Anthony Waters

Obituary of Anthony Jon Waters

Anthony "Tony" Waters, of Eugene, Oregon, was born on January 24, 1946 in London, England, to Montague and Jessica (née Freedman) Waters. He earned his B.A. in Law and American Studies at the University of Keele (UK), including an exchange year on scholarship at Reed College in Portland, Oregon, and his L.L.M at Yale University. He was a Teaching Fellow & Instructor at the University of Chicago School of Law. He made lifelong friends at each institution.

He was introduced, at a young age, to the practice of law at the dinner table where he matched, and crossed, wits with his late father, a barrister and later a Queen's Counsel. (There was a rumor that Tony was the model for Rumpole's son in John Mortimer's "Rumpole of the Bailey" - the fictional son who lived in Baltimore. Mortimer, also a QC, was a contemporary of Tony's father.)

Tony was a Professor of Law at the University of Maryland and a visiting professor or scholar at law schools in Santa Clara, New Haven, Buffalo, Eugene, Portland (Oregon), Denver, Columbo (Sri Lanka), and Bristol (UK).

Tony was that law professor who published as required, but who preferred teaching above all else. He said that he taught the "Cs," consumer, criminal, constitutional, and contract law, which is not to say that he hadn't also mastered tax, federal criminal law, and legal history.

Some of Tony's publications demonstrate his incomparable writer's voice: his beautiful and funny In Memoriam piece, "For Grant Gilmore," 42 Md. L. Rev. 864 (1983), his seminal work on third party beneficiary law: "The Property in the Promise: A Study of the Third Party Beneficiary Rule," Harvard Law Review, Vol. 98 (April 1985), and on animal rights law, with Lee Hall, "From Property to Person: The Case of Evelyn Hart" in the Seton Hall Constitutional Law Journal, Vol. 11 (Fall 2000).

He left behind the beginnings of an article he titled, "Theft, Property, and the Pursuit of Naughtiness: Stealing in an Age of Intangibles." Alas.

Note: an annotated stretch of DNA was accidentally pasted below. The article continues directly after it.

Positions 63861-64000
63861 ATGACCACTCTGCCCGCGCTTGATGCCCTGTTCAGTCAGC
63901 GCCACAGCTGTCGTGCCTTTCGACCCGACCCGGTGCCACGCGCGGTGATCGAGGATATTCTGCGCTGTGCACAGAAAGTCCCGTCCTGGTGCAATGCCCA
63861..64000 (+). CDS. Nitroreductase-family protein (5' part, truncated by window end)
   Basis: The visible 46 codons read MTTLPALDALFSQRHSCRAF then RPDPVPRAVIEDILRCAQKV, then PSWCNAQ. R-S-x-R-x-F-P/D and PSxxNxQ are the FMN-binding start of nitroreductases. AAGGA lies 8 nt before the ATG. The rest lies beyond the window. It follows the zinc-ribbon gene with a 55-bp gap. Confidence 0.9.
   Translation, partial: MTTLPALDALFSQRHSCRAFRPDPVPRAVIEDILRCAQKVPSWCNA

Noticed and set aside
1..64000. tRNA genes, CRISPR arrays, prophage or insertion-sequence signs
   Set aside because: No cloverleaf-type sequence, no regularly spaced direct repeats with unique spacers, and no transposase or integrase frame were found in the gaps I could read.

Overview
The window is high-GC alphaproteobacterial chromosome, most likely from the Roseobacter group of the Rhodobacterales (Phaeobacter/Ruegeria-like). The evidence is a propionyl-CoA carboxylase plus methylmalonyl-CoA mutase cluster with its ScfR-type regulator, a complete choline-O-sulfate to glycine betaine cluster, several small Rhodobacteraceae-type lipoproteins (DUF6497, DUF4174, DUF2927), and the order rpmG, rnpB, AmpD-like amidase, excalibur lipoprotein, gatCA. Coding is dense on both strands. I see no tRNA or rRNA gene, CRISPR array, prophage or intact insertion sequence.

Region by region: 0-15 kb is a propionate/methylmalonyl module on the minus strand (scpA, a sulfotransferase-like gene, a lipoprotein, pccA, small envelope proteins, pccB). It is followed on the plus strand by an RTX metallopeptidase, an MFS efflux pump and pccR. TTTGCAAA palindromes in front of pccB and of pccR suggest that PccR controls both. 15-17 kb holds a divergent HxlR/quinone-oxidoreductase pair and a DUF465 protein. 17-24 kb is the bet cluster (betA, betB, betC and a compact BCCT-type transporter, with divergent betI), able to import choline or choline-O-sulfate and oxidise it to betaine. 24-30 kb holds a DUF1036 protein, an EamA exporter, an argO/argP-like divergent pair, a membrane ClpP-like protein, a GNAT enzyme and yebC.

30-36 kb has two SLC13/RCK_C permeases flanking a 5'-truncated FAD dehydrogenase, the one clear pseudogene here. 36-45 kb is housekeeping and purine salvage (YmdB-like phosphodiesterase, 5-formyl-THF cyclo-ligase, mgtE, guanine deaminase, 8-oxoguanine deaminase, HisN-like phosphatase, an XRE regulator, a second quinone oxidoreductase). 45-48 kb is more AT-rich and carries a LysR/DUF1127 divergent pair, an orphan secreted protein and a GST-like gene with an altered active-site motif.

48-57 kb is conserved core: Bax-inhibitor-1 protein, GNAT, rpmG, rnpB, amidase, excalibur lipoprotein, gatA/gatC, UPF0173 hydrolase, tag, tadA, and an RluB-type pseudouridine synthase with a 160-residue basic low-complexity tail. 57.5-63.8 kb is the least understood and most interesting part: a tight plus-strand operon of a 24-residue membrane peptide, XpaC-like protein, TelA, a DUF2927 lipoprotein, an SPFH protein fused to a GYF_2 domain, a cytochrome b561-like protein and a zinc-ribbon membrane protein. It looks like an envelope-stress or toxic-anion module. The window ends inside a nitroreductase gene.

Tony also set his hand to business. He was CEO of Natural Selection, a grocery store in Waldport, Oregon, and he periodically worked in law firms, the last time in a San Francisco consumer law practice.

Tony spoke French and Italian fluently. He was an inveterate traveler, which made him a wonderful travelling companion, fearless and resilient. He could get on a plane and fall asleep instantly in order to be wide awake upon arrival in the next foreign land. He visited or lived in Sri Lanka, the former Czechoslovakia, Russia, Israel, Iceland, Cuba, Costa Rica, Ecuador, and almost every country in Europe.

He followed English soccer, tennis, and knew an awful lot about horse racing, which might have had more to do with his extraordinary head for numbers than for the horses themselves. The variety of his interests, music, radio, photography, mathematics, history, and law was reflected in the variety of his friends, musicians, artists, doctors, historians, horse trainers, among many others. He was also a dog lover - and the dogs loved him.

Tony had been a strict vegetarian since 1955 when he spent the summer on a family farm; with the added benefit of being an excellent way to annoy his parents. He was a lifelong, outspoken advocate for animals and animal welfare.

We would be remiss if we didn't note the most memorable trait of Tony's, after or even before his polymath brilliance: his wit, which could be as side-splittingly funny as it could be piercingly truthful, a deadly combo to anyone trying not to bust a gut.

His survivors include his brothers, Brian (and Myriam) and Peter (and Vivien); his nieces and nephew (Rebecca, Rachel, Jessica, and Alexander); his former wife, Laura; his dear friend, Krystal; and the many students and friends whose lives Tony touched and who will miss him deeply.

Tony died on October 27, 2021, at the age of 75, in Eugene, Oregon. Funeral services will be held on Sunday, November 7, at 11 AM at Westlawn Memorial Park: 225 S. Danebo Ave, Eugene, Oregon, 97402.

Donations can be made in the name of Anthony J. Waters to People for the Ethical Treatment of Animals (PETA), the International Primate Protection League (IPPL), and/or Reed College.

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